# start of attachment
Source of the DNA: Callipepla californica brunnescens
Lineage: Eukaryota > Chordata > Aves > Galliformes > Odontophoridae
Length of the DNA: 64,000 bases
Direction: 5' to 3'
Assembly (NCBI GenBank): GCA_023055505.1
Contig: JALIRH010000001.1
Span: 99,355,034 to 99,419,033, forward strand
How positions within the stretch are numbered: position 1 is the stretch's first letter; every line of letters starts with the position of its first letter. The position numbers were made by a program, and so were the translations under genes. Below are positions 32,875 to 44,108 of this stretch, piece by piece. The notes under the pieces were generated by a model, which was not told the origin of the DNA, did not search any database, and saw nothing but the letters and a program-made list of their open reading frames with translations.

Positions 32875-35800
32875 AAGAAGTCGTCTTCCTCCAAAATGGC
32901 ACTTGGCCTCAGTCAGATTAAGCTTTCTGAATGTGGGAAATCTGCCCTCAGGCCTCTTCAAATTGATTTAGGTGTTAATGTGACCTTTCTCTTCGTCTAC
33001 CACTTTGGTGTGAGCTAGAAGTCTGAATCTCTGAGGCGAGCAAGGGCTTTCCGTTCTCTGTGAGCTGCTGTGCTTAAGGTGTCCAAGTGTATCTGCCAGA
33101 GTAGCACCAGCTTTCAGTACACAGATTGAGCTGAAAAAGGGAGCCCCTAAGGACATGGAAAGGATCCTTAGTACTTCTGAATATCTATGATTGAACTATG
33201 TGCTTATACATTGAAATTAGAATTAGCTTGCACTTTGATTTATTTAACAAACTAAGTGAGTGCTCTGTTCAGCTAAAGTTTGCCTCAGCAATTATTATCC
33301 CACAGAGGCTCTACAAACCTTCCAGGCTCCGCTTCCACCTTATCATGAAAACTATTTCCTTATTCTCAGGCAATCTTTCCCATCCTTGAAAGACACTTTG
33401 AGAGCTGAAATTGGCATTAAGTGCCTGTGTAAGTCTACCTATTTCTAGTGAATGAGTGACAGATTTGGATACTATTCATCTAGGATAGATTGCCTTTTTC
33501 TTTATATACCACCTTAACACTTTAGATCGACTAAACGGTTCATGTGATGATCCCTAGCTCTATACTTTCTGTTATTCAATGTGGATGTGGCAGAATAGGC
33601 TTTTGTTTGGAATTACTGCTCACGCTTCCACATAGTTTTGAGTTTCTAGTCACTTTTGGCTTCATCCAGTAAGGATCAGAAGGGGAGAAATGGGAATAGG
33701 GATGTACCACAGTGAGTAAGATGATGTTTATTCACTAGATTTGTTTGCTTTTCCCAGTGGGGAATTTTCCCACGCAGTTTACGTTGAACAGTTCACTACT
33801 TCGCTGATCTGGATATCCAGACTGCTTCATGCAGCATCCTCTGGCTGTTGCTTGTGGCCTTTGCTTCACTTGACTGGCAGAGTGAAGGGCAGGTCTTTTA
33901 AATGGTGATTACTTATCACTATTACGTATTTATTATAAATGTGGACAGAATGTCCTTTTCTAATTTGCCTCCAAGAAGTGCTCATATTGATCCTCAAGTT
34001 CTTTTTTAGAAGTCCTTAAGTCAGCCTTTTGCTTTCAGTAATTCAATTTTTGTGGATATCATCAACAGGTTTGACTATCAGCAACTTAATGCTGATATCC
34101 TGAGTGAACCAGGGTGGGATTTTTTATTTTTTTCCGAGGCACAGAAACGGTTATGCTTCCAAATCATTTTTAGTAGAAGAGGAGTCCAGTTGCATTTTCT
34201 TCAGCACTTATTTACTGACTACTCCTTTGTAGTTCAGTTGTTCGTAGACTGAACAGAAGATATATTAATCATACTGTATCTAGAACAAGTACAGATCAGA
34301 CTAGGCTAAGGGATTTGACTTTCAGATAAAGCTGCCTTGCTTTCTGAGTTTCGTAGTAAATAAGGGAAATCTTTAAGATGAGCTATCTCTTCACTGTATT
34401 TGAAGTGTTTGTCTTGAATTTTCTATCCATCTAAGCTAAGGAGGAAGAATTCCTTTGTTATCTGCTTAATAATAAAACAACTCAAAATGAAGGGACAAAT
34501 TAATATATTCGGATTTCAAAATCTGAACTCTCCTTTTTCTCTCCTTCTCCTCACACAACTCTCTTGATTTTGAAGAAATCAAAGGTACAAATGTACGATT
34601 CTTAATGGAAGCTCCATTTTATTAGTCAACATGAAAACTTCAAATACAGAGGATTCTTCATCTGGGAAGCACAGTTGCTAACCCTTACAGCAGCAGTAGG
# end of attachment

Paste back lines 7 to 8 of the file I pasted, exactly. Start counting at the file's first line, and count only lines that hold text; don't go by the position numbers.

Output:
Span: 99,355,034 to 99,419,033, forward strand
How positions within the stretch are numbered: position 1 is the stretch's first letter; every line of letters starts with the position of its first letter. The position numbers were made by a program, and so were the translations under genes. Below are positions 32,875 to 44,108 of this stretch, piece by piece. The notes under the pieces were generated by a model, which was not told the origin of the DNA, did not search any database, and saw nothing but the letters and a program-made list of their open reading frames with translations.